However that’s not the full story if you want faster charging, and especially if you need a power bank to back up your laptop’s power supply. Some power banks do supports standards such as Qualcomm’s Quick Charge if your phone supports that standard, meaning you can juice up your phone much faster, but there are alternative standards such as Oppo’s VOOC charging that aren’t usually called out in power bank specifications. If a power bank can deliver higher wattage to your connected device you may find it charges faster, but it’s not guaranteed.

It’s a little more complex if you want a power bank to keep power flowing to a laptop or other high wattage device. What you want to look for there is a power bank that offers Power Delivery, or PD, as a standard.

With the right mix of power bank, cable and device, it is possible to deliver power to laptops, although this can be a little hit and miss, because the device and the power bank have to effectively negotiate the power delivery level that will be safely used. Many laptops may simply opt to use the power bank as an external power source – so they sap the battery but don’t actually “recharge” while in use – which is a safer option than fusing out your laptop, of course!

Here’s a range of high capacity power banks for you to consider:

ROMOSS 20000mAh Portable Charger ($34.99)

ROMOSS’ 20,000mAh charger has QuickCharge support, 3 output sockets and claims compatibility to recharge the Nintendo Switch.

Anker PowerCore 13000 Portable Charger ($37.49)

Anker’s charger has 13,000mAh on board in a compact frame with 2 USB A output sockets and up to 3A output.

Mophie Powerstation Plus XL Portable Charger ($44.95)

The Mophie Powerstation Plus XL is a slightly different portable battery option. While its 10,000mAh capacity isn’t immense, it supports Qi wireless charging for any device placed on its surface, plus micro USB and Lightning cables built in, which is a rarity. You’d need a microUSB to USB C adaptor for more modern Android phones, though.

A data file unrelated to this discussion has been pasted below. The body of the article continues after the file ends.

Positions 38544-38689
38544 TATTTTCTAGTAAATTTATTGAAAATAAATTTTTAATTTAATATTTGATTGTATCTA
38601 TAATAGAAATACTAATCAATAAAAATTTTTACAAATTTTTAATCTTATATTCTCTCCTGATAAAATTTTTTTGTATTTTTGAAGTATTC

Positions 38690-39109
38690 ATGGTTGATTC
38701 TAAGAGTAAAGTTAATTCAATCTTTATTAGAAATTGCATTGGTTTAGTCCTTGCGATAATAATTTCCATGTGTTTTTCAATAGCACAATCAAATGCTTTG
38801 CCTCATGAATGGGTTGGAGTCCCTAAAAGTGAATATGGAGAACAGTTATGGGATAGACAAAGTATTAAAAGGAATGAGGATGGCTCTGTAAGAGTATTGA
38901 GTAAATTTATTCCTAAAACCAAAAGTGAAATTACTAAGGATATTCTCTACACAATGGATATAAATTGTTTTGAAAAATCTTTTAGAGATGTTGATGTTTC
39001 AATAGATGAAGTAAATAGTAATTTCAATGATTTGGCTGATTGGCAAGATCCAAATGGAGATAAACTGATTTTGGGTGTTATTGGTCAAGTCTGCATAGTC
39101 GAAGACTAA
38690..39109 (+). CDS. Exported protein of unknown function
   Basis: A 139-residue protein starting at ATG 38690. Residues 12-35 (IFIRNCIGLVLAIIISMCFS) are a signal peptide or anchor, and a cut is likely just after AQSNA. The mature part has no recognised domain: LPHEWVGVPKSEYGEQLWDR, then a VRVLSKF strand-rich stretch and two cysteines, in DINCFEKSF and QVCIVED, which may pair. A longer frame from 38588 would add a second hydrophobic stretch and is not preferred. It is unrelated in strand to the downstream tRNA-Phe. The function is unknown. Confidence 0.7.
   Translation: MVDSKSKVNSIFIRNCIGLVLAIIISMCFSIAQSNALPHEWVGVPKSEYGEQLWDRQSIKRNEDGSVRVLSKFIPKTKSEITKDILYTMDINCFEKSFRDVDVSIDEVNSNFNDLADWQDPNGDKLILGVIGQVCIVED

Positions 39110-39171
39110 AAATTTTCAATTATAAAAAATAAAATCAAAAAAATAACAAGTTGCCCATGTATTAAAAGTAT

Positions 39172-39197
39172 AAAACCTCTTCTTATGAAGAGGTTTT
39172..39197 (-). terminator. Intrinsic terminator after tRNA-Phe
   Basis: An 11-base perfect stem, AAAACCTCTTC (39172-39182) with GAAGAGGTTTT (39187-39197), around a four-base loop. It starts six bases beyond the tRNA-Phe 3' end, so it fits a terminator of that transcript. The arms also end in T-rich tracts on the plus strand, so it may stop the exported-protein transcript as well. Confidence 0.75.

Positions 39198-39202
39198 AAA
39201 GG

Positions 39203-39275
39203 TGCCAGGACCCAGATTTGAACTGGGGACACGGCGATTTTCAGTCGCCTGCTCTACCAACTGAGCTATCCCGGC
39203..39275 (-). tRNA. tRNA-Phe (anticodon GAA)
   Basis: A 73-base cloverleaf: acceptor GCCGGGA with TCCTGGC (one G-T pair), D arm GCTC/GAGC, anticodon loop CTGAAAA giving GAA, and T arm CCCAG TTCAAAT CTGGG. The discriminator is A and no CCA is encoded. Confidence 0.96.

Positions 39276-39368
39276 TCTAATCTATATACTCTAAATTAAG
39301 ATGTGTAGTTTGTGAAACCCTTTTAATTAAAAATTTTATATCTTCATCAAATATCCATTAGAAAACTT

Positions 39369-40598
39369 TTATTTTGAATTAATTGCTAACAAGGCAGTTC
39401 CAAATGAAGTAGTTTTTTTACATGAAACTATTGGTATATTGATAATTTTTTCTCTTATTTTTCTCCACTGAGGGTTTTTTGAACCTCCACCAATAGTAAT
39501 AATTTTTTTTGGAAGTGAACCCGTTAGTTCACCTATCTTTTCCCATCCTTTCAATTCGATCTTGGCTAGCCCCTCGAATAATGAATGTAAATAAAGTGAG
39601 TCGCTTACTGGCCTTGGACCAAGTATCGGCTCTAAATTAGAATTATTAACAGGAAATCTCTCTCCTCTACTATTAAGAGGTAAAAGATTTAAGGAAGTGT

iMuto 20000mAh Portable Charger ($49.99)

iMuto’s power bank has 20,000mAh on board, 2 USB A type outputs and a simple digital display so you can easily see how much power it has left. It also features an inbuilt flashlight, so even if your phone is lacking in juice, you could still use it by itself to make your way in the dark!

Charmast Power Delivery Power Bank ($69.99)

Charmast’s Power Bank has 26,800mAh to share out and plenty of ways to do so, with 2 standard USB ports, a USB C port and a Quick Charge compatible port as well. It’s rated for power delivery at up to 18W, and Charmast claims compatibility with the Nintendo Switch and select Apple MacBook models.

CXLiy Portable Solar Charger ($39.99)

It’s not your usual type of charger, and its two USB A ports aren’t rated for particularly fast delivery, but then it is a power bank you could leave on a window sill to recharge itself, with inbuilt solar power cells, as well as a flashlight. If you’re the great outdoors type, it could be a good match for your needs.

Editor’s note: Descriptions and features are as taken from manufacturer/seller claims and user reviews on Amazon.